Many long-standing legal rules of engagement between publishers and consumers tilted the playing field in unexpected ways in the first quarter. The period also saw a major expansion in the amount and quality of original productions for web-based video platforms and a major move by chipmaker Intel to stake a claim in the digital living room.
Among the highlights from the quarter:
- Both the White House and the U.S. Register of Copyrights endorsed far-reaching changes to U.S. copyright law as it applies to digital formats while the European Union began a formal process of reviewing and revising the rights of content creators and users.
- A pair of patent applications revealed that Amazon and Apple are each contemplating establishing online marketplaces for the sale of used digital goods while a federal court in New York threw the whole idea into doubt with a ruling in a closely watched case.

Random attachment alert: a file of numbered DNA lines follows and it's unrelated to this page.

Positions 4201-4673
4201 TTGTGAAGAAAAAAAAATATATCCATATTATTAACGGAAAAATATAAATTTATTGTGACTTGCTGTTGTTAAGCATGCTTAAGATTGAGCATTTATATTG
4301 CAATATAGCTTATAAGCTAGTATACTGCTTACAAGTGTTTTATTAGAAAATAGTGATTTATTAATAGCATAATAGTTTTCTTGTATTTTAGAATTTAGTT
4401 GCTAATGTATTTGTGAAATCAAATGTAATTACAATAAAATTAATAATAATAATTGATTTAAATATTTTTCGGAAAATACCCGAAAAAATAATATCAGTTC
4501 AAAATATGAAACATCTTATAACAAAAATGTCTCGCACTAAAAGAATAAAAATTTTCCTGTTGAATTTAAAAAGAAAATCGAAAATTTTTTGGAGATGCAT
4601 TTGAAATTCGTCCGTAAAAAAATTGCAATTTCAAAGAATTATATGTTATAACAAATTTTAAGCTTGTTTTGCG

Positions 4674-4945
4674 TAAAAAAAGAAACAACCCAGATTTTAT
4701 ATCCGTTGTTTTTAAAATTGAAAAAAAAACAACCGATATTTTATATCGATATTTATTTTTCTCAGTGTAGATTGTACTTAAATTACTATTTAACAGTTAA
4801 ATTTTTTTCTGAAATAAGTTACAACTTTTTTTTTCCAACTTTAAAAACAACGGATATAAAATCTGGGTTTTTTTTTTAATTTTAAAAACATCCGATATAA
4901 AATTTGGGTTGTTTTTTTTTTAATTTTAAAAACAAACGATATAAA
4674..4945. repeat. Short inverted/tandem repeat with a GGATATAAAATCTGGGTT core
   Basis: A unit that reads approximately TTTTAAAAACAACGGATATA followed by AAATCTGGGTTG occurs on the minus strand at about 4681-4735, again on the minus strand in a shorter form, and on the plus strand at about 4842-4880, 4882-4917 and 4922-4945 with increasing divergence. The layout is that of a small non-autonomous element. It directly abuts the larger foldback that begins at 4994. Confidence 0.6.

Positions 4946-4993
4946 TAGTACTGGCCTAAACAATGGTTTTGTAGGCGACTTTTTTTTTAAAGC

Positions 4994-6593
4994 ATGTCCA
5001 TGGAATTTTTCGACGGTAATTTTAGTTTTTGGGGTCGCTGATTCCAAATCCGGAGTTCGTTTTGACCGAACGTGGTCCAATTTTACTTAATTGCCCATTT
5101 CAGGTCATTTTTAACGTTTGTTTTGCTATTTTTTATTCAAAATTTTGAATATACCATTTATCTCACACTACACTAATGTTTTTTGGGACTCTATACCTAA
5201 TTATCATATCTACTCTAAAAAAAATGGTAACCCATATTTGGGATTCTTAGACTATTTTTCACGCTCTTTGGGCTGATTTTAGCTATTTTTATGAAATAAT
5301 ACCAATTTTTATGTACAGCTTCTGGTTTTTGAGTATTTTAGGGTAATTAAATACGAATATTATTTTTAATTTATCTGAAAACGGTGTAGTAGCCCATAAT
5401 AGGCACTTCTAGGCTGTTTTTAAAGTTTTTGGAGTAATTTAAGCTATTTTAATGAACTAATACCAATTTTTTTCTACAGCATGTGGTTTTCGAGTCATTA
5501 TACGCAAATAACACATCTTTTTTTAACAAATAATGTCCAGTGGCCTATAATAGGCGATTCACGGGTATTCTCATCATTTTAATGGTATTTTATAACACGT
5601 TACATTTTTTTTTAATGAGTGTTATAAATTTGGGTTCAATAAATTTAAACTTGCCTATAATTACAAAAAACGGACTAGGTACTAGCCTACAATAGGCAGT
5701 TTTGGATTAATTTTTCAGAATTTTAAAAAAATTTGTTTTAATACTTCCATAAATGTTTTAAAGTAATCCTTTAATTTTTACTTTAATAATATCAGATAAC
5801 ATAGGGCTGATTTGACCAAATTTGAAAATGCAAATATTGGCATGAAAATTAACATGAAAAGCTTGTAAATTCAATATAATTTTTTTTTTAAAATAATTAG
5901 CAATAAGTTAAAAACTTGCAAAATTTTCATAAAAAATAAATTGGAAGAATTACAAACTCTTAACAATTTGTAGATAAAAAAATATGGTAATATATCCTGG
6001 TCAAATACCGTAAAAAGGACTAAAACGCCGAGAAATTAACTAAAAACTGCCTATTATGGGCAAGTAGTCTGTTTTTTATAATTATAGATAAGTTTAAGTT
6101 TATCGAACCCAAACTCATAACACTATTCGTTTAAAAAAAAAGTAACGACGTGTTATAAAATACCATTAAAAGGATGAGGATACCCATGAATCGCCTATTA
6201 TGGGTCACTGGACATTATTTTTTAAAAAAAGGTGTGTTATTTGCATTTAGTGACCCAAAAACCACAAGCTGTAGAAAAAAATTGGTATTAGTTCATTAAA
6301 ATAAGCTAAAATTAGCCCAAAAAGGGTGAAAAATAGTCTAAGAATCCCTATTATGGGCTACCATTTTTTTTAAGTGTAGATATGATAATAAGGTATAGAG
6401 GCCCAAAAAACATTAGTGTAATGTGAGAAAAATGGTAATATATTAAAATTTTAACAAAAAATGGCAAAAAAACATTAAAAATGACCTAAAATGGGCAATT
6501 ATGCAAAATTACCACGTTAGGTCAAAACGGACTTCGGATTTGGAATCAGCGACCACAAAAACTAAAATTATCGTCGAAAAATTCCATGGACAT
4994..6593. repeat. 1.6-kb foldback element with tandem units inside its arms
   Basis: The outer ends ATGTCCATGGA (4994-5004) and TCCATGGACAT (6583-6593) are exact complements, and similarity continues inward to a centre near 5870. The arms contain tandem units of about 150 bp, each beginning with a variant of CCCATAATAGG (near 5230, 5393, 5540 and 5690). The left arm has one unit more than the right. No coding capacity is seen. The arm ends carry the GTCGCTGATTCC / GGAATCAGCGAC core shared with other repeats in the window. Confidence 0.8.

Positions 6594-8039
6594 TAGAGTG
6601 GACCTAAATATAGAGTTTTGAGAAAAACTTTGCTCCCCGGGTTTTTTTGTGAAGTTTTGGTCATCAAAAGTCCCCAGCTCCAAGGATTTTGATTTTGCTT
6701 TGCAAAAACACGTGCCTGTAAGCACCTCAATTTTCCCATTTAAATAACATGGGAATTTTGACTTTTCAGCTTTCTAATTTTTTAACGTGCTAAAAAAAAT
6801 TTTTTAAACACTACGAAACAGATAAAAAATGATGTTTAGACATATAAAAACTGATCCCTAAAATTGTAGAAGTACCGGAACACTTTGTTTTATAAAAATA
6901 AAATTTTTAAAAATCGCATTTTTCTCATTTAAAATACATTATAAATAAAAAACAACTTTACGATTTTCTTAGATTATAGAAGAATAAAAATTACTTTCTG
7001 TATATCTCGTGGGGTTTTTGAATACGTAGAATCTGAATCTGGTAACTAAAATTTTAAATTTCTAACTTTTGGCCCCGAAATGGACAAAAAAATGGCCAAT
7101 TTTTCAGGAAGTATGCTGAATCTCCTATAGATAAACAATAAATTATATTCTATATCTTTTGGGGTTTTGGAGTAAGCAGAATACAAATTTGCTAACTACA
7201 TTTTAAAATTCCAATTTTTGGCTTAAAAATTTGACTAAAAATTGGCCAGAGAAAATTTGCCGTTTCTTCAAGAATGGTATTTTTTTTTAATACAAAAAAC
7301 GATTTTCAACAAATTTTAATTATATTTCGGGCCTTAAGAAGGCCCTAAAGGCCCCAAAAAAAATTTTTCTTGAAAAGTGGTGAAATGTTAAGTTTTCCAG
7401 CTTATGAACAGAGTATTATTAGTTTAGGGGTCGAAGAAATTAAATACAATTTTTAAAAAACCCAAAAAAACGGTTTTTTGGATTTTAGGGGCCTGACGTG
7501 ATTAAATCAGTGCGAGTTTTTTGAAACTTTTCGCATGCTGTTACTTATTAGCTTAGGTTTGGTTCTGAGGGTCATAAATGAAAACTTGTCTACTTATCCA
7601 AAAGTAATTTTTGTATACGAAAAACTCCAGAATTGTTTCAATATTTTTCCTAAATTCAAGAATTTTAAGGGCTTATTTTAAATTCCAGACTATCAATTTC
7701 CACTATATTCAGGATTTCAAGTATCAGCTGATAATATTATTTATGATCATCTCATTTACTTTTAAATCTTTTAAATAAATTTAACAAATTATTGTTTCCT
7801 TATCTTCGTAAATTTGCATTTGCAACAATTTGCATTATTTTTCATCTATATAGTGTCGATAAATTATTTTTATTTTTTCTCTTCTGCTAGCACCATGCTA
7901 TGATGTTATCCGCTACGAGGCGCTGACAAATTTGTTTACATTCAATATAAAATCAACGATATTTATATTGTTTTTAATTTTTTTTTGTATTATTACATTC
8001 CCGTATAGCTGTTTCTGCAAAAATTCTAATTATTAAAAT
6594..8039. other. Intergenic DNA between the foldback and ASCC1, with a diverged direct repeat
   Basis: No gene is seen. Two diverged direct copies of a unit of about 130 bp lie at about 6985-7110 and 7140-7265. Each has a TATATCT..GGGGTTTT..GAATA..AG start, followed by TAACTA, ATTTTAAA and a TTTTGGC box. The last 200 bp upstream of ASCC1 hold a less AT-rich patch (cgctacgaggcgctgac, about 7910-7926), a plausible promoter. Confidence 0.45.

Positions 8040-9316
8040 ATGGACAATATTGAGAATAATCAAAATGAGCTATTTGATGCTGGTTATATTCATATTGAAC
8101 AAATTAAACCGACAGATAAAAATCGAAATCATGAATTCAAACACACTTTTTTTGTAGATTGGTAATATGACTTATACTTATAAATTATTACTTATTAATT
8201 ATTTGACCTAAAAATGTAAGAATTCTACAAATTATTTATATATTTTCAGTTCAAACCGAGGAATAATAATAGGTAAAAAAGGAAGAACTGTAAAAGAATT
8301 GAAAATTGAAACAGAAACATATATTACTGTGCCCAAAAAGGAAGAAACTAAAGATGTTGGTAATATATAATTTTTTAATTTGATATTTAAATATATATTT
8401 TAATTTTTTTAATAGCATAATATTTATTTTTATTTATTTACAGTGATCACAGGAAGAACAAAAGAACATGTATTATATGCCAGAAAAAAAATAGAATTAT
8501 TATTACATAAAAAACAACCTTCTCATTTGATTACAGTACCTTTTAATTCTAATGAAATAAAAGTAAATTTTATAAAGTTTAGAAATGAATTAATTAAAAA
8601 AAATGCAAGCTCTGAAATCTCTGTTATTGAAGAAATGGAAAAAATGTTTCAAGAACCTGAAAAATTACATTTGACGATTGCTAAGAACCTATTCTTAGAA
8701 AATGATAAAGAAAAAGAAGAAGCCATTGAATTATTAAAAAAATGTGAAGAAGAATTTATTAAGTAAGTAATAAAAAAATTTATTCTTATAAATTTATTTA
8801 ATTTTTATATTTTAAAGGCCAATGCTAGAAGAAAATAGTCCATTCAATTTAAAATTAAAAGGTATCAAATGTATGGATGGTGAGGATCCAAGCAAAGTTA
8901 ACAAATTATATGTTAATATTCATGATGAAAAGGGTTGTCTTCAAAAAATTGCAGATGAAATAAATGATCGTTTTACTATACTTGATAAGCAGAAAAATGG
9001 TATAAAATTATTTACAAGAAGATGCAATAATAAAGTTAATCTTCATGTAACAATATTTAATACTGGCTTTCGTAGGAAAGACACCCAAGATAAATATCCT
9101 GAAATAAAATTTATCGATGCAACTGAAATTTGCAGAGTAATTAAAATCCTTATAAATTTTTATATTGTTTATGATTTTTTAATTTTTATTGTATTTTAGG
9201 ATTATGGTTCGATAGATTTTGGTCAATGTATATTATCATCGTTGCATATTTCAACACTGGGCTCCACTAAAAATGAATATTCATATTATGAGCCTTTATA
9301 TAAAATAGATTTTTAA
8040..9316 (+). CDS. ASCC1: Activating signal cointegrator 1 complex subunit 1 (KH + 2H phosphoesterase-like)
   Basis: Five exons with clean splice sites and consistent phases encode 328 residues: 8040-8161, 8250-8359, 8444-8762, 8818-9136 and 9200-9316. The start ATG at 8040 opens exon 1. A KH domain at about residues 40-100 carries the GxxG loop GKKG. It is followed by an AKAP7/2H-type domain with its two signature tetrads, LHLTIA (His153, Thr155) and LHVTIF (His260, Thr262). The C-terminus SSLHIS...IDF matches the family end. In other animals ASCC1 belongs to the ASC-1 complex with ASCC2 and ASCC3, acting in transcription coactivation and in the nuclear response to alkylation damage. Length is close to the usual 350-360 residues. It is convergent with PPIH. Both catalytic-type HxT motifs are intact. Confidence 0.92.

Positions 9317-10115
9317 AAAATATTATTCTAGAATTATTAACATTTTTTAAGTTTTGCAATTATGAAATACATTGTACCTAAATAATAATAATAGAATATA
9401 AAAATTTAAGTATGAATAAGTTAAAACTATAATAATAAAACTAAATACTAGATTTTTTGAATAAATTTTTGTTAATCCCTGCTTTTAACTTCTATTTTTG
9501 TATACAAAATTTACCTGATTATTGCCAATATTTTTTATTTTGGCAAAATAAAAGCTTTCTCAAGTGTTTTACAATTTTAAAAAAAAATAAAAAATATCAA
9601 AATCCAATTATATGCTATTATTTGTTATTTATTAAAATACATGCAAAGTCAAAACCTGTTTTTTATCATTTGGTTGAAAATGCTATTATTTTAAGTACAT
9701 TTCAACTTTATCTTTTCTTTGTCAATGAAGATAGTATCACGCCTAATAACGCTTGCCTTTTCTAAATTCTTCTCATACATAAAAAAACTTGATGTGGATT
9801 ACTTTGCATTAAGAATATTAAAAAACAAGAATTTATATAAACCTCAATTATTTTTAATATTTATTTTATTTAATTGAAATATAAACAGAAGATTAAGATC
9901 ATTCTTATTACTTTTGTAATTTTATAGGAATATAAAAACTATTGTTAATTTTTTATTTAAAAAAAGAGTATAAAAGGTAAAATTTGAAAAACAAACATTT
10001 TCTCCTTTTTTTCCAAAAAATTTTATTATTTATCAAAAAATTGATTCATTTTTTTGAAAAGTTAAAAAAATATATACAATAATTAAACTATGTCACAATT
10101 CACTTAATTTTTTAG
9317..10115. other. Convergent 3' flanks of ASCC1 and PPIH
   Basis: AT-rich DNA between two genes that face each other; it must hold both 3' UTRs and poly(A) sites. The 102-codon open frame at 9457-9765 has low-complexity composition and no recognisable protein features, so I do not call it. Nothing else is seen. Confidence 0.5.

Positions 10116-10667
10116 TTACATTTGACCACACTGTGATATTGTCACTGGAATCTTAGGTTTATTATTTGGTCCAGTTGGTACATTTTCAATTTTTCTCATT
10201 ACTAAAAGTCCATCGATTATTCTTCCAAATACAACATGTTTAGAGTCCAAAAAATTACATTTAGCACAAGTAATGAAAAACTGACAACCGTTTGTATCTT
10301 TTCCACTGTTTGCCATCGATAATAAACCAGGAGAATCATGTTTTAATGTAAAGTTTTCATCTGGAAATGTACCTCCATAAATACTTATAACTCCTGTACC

- In Europe, Google found itself forced into legal settlements to pay publishers, albeit indirectly, for the right to link to their content in search results.
- Web-based productions are becoming a big business in Hollywood as Netflix, Hulu, Amazon, and others pour big money into original productions.
- Intel is developing what would be the most ambitious over-the-top (OTT) video platform yet with a new broadband-delivered service that combines linear and on-demand programming, social networking, web content, and apps into a single user interface.
This quarterly wrap-up discusses these developments and also offers trends and topics to watch for the remainder of 2013 and beyond.
- Copyright reform
- Used goods
- Paying to aggregate
- Content is the new king of OTT
- Intel’s big bet
- Near-term outlook
- Key takeaways
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